He is only 18 years old. What does he know? But Britton Johnsen, a freshman forward for the University of Utah, is aware that that somewhere, back in the mists of time, the Utes attended the Final Four.
"I don't know who the heck was on those teams," said Johnsen.When you're 18 and the world is ahead, last week is ancient history. For all Johnsen knows, 32 years ago - the last time the Utes went to the Final Four - was the height of the Bronze Age. Jerry Chambers? Hmmmm. Sounds like a talk show host.
Still, it was a long time ago, even for those older than 18. Today's Utah-Arizona matchup in the NCAA Western Regional Finals marks a chance for the Utes to return to the Final Four for the first time since 1966, the year Chambers averaged 28.7 points a game. That year, the Utes finished 21-6 in the regular season. One of their main players, George Fisher, broke his leg late in the year, and the Utes' hopes appeared dead. But Chambers was phenomenal in the NCAAs, taking the Utes to the Final Four where they lost to Texas Western (now UTEP), the eventual national champion. Utah finished fourth, losing to Duke by two in the game for third place. Chambers was MVP of the tournament.
That, however, was only Utah's third trip to the Final Four. In 1961, led by Billy "The Hill" McGill, they ran into Cincinnati, where they lost 82-67 in the national semifinal game, then fell 127-120 to St. Joseph's in the consolation game.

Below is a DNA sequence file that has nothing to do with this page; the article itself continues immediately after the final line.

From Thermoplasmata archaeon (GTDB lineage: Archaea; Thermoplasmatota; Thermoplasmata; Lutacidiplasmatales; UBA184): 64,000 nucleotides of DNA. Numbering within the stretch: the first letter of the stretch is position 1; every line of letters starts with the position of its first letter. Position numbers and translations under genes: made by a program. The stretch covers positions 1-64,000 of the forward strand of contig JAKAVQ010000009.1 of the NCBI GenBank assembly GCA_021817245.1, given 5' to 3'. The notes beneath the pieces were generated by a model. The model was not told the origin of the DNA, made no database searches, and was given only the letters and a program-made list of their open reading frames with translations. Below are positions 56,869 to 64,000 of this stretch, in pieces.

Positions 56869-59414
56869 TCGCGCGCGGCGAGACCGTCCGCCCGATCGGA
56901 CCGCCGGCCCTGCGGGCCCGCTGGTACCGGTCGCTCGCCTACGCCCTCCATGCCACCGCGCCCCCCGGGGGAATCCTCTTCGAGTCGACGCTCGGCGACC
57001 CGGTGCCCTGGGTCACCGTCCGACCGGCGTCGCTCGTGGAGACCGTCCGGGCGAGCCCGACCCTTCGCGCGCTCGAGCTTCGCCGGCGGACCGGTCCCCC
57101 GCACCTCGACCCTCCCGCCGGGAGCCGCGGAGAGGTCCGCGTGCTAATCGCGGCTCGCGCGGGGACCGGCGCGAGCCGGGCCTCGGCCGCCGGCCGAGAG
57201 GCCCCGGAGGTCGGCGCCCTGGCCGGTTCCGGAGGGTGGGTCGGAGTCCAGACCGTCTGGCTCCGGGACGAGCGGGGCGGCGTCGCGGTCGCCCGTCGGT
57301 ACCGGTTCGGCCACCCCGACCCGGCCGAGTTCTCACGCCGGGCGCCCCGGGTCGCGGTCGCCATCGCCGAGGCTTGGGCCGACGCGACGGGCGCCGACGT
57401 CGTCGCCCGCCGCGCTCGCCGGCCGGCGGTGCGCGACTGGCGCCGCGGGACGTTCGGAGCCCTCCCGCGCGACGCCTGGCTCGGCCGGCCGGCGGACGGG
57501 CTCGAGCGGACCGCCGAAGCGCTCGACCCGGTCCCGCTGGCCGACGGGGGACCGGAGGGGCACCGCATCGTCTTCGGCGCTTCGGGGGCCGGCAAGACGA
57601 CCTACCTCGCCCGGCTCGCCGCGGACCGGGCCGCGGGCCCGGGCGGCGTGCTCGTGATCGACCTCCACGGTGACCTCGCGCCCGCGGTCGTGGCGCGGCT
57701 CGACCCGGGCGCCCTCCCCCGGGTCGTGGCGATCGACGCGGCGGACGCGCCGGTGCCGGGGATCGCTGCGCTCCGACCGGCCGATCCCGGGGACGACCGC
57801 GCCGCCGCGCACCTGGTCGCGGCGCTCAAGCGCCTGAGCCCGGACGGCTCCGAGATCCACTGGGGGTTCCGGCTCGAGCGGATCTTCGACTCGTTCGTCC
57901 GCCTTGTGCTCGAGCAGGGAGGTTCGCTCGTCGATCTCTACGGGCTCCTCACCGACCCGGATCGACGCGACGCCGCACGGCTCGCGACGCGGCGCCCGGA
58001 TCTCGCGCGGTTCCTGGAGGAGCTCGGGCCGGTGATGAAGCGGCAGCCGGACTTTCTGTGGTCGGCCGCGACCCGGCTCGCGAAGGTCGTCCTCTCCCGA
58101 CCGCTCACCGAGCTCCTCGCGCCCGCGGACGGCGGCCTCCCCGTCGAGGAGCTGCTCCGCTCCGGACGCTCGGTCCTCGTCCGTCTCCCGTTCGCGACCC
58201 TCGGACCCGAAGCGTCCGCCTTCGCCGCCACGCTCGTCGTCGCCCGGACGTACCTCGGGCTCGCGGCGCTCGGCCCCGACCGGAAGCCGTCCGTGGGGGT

Utah's only national title came in 1944. It went 18-4 in the regular season. The Utes were on their way back from losing in the first round of the NIT - a more prestigious tournament at the time - when they were informed that several Arkansas players were injured in a car accident. Utah filled in and went on to beat Missouri, Iowa State and Dartmouth to take the NCAA Championship.
So with only Arizona standing in between the Utes and their fourth Final Four appearance, is destiny on their side? Does a team that lost its best player to the NBA a year ago have any business with the best of teams?
"I don't know about destiny, but we have Mike (Doleac) and Andre (Miller), and they're two great players. Maybe it's time to take it one step further," said forward Alex Jensen.
Johnsen, using all 18 years of wisdom, agreed.
"Yeah, it's time to go back," he said. "We have some big-time stars. It would be great to go back."
The problem for the Utes is that today's opponent, Arizona, is the top seed in the West Regional and defending national champion. Two years ago the Utes lost in the tournament to eventual champion Kentucky. Last year they also got to the Elite Eight of the tournament and lost again to Kentucky. Now it's Arizona in their way.
Whatever the case, the Utes are as close as you can get to being in the Final Four. "I hope we've got a couple more cards left in the deck," said coach Rick Majerus.
He added: "It would be nice to kind of be able to say you got there. But a lot of it, to be quite frank with you, is luck."